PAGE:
It turns out that the .link paths can be relative, and that is especially helpful if you want to check in your target platform into source control (CVS) or otherwise share it with others who may not install into the same absolute path (or even on the same OS).
The trick is getting the format of the path correct so that Equinox can resolve correctly. For example, here is the outline of the target platform we use for developing Skyway Builder:
In that structure, the ext/ directory contains a couple of "non-standard" features that we depend on, the RichText editor component from the EPF project, and the Maven integration plug-ins. Now here's the meat of this post, what do the .link files look like to use relative paths. The EPF-RichText.link and maven2eclipse.link files each contain one line:
Note that the paths are relative to the directory containing both the base Eclipse installation and the ext/ directory. Also note that when selecting the target platform in the Eclipse preferences, you must select /TargetPlatform/eclipse-3.3.2/ (not /TargetPlatform/).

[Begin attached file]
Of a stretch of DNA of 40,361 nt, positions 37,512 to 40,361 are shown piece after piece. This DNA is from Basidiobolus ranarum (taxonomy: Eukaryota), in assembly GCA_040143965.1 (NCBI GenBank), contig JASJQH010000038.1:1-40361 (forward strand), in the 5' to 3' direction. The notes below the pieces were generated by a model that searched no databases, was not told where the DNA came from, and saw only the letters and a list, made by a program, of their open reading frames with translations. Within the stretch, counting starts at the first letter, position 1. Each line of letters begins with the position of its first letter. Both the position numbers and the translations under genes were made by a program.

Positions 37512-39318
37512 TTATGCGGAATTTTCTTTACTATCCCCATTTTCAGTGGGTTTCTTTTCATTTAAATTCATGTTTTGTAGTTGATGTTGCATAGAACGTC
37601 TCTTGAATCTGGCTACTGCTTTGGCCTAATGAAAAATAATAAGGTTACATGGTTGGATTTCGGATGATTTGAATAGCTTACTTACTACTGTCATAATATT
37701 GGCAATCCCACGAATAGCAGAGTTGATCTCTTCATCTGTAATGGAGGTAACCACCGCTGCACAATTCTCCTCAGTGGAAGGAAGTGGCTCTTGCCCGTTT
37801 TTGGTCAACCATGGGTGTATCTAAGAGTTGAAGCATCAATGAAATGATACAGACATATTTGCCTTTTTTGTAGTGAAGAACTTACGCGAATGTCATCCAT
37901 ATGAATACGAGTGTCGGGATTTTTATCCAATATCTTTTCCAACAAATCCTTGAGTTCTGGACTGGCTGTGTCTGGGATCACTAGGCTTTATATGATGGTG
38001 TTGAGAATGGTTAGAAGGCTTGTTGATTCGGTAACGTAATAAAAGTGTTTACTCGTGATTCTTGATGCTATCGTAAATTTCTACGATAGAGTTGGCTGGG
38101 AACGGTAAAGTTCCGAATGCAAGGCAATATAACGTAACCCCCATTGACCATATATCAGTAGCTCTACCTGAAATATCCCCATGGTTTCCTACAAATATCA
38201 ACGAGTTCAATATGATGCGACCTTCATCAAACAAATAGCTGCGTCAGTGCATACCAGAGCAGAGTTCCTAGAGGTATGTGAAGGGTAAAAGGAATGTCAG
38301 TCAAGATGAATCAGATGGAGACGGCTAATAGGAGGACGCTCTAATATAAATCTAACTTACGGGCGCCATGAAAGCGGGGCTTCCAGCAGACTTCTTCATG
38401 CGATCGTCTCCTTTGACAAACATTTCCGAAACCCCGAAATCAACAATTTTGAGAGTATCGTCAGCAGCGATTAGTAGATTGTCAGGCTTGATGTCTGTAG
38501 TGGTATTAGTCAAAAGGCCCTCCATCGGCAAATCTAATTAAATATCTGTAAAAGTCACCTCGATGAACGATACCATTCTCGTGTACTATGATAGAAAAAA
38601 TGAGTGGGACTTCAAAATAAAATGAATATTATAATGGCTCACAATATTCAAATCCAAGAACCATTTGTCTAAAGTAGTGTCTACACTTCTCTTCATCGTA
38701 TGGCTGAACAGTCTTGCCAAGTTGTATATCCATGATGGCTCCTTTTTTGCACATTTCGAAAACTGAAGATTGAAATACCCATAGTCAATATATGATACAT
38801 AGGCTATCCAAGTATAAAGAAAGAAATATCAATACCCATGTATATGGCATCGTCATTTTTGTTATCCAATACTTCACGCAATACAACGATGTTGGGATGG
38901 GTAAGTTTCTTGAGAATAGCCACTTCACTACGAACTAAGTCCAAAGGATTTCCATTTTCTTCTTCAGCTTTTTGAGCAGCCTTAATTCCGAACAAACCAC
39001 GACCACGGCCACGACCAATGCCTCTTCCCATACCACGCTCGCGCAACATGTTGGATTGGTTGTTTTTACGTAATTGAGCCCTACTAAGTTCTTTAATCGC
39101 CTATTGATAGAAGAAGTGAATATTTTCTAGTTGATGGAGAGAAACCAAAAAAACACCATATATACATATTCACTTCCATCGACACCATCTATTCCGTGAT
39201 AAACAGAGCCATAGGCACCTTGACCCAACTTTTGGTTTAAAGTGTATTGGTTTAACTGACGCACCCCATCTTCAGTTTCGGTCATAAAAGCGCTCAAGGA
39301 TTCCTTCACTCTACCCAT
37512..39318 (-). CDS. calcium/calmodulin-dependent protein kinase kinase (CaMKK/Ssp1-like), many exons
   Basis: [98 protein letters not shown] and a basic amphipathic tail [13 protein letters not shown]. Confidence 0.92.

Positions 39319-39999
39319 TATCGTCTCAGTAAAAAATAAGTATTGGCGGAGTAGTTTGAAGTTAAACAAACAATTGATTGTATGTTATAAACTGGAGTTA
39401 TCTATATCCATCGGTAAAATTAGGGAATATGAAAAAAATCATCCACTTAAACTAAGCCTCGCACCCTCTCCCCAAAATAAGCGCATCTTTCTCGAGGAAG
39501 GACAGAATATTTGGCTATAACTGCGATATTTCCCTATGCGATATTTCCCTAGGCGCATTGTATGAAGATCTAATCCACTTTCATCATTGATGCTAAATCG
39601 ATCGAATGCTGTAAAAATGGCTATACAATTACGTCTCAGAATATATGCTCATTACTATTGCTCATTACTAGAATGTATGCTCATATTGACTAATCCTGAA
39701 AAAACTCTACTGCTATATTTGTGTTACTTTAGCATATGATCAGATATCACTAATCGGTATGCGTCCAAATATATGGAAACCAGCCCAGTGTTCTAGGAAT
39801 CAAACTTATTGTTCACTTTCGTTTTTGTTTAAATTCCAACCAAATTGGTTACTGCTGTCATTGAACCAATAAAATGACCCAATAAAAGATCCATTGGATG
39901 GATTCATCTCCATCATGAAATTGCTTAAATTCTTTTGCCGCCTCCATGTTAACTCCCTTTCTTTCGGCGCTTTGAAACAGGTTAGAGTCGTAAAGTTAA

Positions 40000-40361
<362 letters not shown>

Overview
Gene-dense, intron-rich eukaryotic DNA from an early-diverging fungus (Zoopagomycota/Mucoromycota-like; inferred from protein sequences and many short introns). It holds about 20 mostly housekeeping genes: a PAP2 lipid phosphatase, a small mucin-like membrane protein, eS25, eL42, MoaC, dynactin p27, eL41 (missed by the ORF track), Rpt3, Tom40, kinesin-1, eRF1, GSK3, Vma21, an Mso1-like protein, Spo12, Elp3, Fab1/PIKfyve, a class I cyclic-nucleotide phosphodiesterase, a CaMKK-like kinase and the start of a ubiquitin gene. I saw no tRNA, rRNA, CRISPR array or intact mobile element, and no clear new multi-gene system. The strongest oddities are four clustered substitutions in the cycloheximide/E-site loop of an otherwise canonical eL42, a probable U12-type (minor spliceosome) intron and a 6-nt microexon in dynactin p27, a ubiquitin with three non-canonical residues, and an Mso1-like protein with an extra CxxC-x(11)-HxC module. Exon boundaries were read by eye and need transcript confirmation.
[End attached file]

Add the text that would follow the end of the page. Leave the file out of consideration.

With this structure and the .link files using these relative paths, anyone can easily check out our target platform from CVS (and store it anywhere on their local file system they want), point their development Eclipse at it, and be ready to build our source code.
If you have a target platform set up this way with relative link files, and it is a full-blown runnable Eclipse (a target platform does not need to be a full runnable Eclipse, but in my experience it usually is), you have to be careful to not ever run that target (don't launch the eclipse.exe or eclipsec.exe). Once you do, something happens that prevents it from working; for some reason the relative .link files stop working and thus it will not be a good target anymore. In our target that is checked in to CVS, we simple removed the .exe files so that nobody can accidentally run the target platform.
One final note: this should also work across platforms (the link files are not Windows or Linux or Mac specific), although I have not actually tested that. If you can try it on Linux or Mac, please let me know how it turns out.